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Maureen Reagan Called Valiant, Voice for Women


SACRAMENTO — Maureen Reagan, the eldest child of the former president, was eulogized Saturday as a valiant, passionate and tireless fighter against Alzheimer's disease and melanoma, as well as a voice for women inside and outside the Republican Party.

An estimated 800 people attended the emotional three-hour funeral Mass, including her 87-year-old mother, actress Jane Wyman, and stepmother, former First Lady Nancy Reagan.

Maureen Reagan died Aug. 8 at age 60 from melanoma.

Though former President Ronald Reagan could not attend because of his Alzheimer's, the service brought together family, friends, actors and state and national political leaders from both major parties, as well as the Secret Service agents who once protected her.

Environmental Protection Agency Administrator Christie Whitman expressed condolences on behalf of the Bush administration. She credited Maureen Reagan with blazing a path in politics for women, including Whitman herself.

"If one could harness the energy of Maureen Reagan, I can assure you California would never have another brownout," said the first female governor of New Jersey, drawing a laugh.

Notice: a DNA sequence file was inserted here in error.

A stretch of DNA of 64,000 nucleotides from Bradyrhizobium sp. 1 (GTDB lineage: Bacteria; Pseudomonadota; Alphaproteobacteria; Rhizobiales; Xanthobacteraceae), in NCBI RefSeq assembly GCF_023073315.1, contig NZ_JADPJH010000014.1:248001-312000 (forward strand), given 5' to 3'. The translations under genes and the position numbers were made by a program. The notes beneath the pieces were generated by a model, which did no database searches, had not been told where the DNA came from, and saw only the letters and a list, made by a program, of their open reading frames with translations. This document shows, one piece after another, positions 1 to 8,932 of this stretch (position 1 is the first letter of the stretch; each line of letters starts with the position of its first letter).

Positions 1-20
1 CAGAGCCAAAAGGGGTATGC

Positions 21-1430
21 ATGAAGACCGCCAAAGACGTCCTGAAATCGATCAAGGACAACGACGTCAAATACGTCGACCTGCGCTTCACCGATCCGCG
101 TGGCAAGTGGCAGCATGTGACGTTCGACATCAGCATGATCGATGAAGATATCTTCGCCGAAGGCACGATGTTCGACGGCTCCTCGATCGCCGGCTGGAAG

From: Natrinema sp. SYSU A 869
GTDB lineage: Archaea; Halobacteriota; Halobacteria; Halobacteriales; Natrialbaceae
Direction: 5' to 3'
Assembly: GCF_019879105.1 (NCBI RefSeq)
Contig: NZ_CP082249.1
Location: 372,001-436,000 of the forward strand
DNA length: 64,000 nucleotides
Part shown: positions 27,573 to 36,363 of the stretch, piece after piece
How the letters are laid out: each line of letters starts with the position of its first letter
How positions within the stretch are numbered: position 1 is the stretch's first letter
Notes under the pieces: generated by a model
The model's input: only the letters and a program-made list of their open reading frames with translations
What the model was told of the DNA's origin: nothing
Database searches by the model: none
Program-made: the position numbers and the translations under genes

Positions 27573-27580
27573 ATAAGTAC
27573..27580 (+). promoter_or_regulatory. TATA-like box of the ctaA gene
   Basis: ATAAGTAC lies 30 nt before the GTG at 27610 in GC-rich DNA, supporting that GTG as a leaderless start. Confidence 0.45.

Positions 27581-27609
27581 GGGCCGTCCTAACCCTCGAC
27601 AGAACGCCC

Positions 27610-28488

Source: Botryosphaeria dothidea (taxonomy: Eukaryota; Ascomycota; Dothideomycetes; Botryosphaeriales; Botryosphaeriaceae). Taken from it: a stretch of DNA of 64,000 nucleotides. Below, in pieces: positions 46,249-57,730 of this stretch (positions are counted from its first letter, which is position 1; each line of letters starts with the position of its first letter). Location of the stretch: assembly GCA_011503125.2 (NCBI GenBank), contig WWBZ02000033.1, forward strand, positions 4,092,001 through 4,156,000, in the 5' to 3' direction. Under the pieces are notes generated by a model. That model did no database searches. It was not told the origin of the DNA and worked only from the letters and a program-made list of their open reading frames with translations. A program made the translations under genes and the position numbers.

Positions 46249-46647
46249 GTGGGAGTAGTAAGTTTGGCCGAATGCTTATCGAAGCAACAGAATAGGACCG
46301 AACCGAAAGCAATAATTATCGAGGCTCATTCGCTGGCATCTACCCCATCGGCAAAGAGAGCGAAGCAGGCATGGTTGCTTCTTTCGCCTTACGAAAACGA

The service began with the husband of the deceased, Dennis Revell, and daughter Rita draping a white pall over the maple casket. Nancy Reagan placed a copy of the Gospels on it and Wyman laid a cross on the coffin.

The first eulogy came from actor David Hyde Pierce of the "Frasier" television show and a member of the national board of directors for the Alzheimer's Assn.

"Maureen took care of people," he said. "When cancer touched her life, she fought it, not only for herself but for everyone."

Sharon Davis, California's first lady, was one of several Democrats to speak.

"On this day, so many Americans, so many Californians, so many people around the world are mourning with you," she said.

Sen. John McCain (R-Ariz.), a close friend who has struggled with melanoma, thanked the activist for her efforts and compared her to her father.

"Like him, she was an idealist; she shared his optimism, his kindness," he said. "I'm indebted to Maureen for her work to find a cure."

The funeral also included prayers offered by Maureen Reagan's siblings: Michael Reagan, Patti Davis and Ron Reagan.

The president of Uganda, Yoweri Museveni, sent a videotape describing Maureen Reagan's diplomacy in Africa and her adoption of her daughter from his nation.

"She was a bridge between the countries," he said.

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